Match Grade Pistols for Carry and Home Defense

By Bob Campbell published on in Concealed Carry, Firearms, Safety and Training

Many of us use a match grade pistol—the IDPA gun or the IPSC gun—for home defense. The reasons are simple. The pistol is accurate, easy to use well, and one that we are likely most familiar with. The pistol may have fired many thousands of rounds without a failure. When it has needed new guns springs, or a magazine has failed, it has been at a high round count, demonstrating reliability. But then you read that the authorities on personal defense say you should never carry a modified gun for personal defense.

Maggie Reese shooting a Colt 1911 competition pistol

Maggie Reese competes for Colt with a 1911 that is not very different from the author’s holster guns.

On many points I agree, because I have seen so many handguns butchered by 10-thumbed gunsmiths, which seems to be about half of the pistol smiths I have encountered. However, there are many factory match grade guns, some with all of the alternations you need, they are not modified handguns. I have seen pistols rendered useless and unreliable, even dangerous, by the gun butchers but modern, match grade handguns are reliable and accurate straight from the factory.

A good set of sights and a decent trigger action from the factory removes the fear of a modified gun making one look like a person too eager for a fight, I suppose, or to be labeled ‘gun happy.’ Don’t laugh, it is a common phrase. If you have safely used the handgun on the range and in a match, then perhaps it is the best choice for the high stress of combat.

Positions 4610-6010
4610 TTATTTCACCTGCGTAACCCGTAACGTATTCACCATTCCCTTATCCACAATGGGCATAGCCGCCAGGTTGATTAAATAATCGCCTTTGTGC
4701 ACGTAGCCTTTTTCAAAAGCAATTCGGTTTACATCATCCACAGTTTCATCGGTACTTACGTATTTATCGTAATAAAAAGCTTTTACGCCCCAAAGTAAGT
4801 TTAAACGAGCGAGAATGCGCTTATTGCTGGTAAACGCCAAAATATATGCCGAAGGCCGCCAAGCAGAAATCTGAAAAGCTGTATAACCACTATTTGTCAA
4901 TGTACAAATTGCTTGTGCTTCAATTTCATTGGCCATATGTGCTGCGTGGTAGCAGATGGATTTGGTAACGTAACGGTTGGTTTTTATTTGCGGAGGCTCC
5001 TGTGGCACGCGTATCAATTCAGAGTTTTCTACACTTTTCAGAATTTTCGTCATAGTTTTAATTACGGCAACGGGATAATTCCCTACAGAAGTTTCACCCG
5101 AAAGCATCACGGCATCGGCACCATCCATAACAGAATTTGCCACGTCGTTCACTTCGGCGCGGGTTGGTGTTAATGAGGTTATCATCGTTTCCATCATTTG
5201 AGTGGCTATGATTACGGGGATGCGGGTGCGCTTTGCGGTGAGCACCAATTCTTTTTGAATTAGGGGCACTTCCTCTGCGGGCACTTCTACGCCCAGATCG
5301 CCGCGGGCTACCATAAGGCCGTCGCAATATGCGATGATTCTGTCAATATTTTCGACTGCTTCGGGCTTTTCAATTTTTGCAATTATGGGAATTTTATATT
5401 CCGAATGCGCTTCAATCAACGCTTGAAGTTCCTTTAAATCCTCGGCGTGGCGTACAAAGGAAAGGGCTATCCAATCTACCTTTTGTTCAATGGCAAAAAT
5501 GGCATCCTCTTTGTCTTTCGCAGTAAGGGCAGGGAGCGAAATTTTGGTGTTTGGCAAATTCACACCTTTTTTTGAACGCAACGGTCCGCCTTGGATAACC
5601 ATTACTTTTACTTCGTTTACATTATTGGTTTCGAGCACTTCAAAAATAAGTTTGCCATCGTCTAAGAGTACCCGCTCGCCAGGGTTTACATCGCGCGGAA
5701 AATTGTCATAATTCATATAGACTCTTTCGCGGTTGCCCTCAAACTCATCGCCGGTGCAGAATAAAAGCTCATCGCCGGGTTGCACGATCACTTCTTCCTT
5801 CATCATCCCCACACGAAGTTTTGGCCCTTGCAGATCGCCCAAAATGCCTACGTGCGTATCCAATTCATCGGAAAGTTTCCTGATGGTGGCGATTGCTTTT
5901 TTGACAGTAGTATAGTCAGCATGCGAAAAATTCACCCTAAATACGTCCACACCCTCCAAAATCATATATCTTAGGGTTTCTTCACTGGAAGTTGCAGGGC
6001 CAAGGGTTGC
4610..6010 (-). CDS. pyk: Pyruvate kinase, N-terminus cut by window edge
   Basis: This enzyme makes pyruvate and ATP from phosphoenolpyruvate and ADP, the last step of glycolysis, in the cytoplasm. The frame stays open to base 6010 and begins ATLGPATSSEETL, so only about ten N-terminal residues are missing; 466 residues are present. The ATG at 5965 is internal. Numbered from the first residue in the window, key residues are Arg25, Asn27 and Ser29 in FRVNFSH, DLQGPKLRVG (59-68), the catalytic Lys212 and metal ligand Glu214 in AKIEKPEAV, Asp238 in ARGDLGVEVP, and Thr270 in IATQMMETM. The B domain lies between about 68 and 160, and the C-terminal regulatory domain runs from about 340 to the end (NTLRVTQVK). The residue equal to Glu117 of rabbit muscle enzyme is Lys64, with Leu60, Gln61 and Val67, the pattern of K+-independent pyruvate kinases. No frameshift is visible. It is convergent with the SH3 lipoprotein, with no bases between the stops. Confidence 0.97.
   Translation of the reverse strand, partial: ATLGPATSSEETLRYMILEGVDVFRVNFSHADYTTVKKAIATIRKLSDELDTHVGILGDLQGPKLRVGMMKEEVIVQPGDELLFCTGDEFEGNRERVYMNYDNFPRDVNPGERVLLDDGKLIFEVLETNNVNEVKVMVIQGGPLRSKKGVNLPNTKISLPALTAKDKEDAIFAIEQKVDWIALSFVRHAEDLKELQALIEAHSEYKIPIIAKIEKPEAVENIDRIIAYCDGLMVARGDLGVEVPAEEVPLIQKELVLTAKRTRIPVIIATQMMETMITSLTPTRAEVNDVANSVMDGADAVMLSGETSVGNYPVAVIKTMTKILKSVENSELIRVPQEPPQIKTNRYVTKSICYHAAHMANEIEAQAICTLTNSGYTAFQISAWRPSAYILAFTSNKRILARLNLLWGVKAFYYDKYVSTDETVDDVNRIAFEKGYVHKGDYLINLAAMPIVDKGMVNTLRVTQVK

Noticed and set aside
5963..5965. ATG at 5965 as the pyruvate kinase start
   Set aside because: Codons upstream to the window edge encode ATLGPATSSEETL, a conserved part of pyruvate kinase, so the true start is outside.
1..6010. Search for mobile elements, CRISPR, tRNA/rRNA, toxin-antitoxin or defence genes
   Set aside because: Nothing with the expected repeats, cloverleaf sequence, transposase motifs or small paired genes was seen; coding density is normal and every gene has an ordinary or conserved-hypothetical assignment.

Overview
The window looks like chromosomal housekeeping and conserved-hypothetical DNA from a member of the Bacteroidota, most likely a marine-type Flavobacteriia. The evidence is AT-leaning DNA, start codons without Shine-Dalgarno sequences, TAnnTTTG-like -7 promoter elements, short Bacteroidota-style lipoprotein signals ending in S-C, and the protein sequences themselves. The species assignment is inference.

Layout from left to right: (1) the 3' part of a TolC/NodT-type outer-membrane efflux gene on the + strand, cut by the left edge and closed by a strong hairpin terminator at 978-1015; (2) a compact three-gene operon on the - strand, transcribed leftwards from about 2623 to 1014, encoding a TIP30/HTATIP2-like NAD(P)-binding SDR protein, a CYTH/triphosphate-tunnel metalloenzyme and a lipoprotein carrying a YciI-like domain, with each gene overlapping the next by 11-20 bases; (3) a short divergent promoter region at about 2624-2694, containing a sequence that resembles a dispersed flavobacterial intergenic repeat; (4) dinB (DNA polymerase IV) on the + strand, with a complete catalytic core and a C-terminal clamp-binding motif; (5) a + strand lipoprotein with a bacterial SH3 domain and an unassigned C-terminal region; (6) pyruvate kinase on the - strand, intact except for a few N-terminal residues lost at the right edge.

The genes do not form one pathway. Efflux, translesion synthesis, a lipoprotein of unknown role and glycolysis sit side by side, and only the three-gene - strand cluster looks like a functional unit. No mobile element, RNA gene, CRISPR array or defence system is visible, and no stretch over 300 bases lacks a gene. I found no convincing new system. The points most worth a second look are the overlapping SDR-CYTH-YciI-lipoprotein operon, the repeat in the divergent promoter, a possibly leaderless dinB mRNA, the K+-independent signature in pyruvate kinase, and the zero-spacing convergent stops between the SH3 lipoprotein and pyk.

I have been mulling over these considerations recently as I have fired and tested a number of match-grade handguns. In fact, it caused me to break out handguns I have not fired in many months as a comparison. I am reminded of the match-grade guns I carried on duty many years ago. The Colt National Match was originally a very tight and very good 1911 with high visibility match grade sights. Later modifications to the trigger and fragile sights moved it to the match category and made it less of a combat gun.

Ruger .357 revolver silver right profile

Ruger’s target grade .357 revolver might make a fine all around Magnum for hard use.

My personal 1911 with Bomar sights and a well fitted National Match barrel is a match winner and an excellent service pistol. The tight fit reduces eccentric wear and the piece has never failed. In revolvers, the Smith and Wesson Combat Masterpiece revolver was among the finest four-inch barrel target .38 revolvers ever manufactured and a fine service revolver with a high hit probability due to those high visibility sights.